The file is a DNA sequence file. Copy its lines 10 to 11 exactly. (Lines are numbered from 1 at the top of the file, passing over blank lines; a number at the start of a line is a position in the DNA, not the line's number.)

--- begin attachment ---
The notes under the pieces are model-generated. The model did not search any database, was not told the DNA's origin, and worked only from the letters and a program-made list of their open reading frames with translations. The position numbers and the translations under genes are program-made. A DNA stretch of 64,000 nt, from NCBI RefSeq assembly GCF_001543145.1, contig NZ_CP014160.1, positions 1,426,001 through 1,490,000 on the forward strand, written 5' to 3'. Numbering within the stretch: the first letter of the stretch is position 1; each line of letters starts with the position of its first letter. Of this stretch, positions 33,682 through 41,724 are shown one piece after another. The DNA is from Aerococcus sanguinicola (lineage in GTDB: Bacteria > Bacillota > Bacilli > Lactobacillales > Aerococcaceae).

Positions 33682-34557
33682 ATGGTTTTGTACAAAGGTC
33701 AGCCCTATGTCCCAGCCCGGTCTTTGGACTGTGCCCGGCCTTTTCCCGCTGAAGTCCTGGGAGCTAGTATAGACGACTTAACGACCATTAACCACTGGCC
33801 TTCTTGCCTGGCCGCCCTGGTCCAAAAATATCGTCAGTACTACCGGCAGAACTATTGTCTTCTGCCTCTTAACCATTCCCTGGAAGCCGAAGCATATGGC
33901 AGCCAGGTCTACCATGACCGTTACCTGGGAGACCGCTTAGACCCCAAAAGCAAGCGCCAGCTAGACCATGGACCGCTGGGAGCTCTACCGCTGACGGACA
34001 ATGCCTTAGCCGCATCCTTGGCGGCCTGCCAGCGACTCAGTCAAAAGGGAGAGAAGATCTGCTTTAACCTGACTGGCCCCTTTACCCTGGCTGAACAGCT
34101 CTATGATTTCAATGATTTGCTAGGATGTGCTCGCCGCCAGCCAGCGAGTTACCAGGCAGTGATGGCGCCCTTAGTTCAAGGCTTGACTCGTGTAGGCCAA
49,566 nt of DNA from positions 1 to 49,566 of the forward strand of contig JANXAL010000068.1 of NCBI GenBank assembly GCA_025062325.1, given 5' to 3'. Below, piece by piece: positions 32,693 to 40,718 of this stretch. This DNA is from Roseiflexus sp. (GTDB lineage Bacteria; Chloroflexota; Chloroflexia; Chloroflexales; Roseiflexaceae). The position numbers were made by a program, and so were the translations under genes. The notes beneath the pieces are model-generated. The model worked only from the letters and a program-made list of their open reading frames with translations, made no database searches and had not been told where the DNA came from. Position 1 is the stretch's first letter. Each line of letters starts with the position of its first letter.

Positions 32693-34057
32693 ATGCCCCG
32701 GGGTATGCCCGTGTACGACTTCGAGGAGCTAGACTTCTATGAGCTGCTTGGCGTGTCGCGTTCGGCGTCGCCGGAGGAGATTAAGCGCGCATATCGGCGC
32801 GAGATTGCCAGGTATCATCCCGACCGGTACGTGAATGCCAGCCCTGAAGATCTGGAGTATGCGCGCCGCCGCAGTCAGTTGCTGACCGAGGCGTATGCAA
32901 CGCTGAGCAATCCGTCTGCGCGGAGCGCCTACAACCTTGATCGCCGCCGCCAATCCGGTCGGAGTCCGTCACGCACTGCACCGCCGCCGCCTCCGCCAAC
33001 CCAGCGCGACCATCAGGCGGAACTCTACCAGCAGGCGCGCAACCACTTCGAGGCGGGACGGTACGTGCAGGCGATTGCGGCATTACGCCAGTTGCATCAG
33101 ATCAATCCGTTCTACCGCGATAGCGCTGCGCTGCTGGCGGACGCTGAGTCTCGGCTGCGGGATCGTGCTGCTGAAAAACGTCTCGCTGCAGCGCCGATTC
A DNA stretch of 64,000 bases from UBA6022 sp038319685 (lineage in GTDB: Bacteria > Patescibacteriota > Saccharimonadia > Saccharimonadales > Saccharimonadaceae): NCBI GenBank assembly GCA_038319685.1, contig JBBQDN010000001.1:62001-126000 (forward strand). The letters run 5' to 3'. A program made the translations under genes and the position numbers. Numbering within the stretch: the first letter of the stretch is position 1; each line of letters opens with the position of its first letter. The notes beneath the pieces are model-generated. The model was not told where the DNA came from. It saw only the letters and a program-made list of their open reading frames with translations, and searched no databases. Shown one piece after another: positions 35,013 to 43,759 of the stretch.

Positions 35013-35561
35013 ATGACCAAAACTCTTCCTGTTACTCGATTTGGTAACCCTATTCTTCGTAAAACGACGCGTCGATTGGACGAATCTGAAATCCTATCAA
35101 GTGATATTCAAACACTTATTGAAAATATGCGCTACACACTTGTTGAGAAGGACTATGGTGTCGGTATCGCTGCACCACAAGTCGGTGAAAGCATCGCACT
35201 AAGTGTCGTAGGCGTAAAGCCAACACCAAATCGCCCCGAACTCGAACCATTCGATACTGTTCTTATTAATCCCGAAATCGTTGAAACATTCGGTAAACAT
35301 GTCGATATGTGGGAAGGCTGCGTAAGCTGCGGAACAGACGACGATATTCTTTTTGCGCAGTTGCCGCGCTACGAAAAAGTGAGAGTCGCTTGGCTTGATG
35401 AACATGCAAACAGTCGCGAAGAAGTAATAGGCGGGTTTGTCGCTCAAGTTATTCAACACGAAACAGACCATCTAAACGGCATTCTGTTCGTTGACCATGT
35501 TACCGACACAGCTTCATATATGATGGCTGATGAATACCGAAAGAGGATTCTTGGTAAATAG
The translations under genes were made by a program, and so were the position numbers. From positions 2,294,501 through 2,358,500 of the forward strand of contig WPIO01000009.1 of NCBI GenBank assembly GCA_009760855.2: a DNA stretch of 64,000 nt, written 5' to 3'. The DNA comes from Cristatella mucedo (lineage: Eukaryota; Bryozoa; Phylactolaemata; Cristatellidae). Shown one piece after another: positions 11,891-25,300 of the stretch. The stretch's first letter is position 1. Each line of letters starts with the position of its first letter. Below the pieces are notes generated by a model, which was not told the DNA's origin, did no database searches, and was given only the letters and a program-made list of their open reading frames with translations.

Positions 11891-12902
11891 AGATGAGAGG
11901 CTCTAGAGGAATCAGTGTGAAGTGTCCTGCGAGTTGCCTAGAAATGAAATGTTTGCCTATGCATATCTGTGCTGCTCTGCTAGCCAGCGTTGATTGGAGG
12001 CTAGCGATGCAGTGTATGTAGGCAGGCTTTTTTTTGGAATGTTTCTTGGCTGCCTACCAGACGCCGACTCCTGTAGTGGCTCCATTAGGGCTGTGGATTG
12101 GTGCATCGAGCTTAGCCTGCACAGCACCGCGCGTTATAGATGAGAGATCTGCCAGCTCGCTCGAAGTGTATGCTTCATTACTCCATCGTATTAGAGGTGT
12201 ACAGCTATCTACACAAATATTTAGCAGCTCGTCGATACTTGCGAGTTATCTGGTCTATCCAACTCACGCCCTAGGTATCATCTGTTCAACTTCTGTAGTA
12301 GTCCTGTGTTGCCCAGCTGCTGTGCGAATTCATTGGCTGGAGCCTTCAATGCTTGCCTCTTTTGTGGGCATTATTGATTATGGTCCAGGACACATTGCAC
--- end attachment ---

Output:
Positions 32693-34057
32693 ATGCCCCG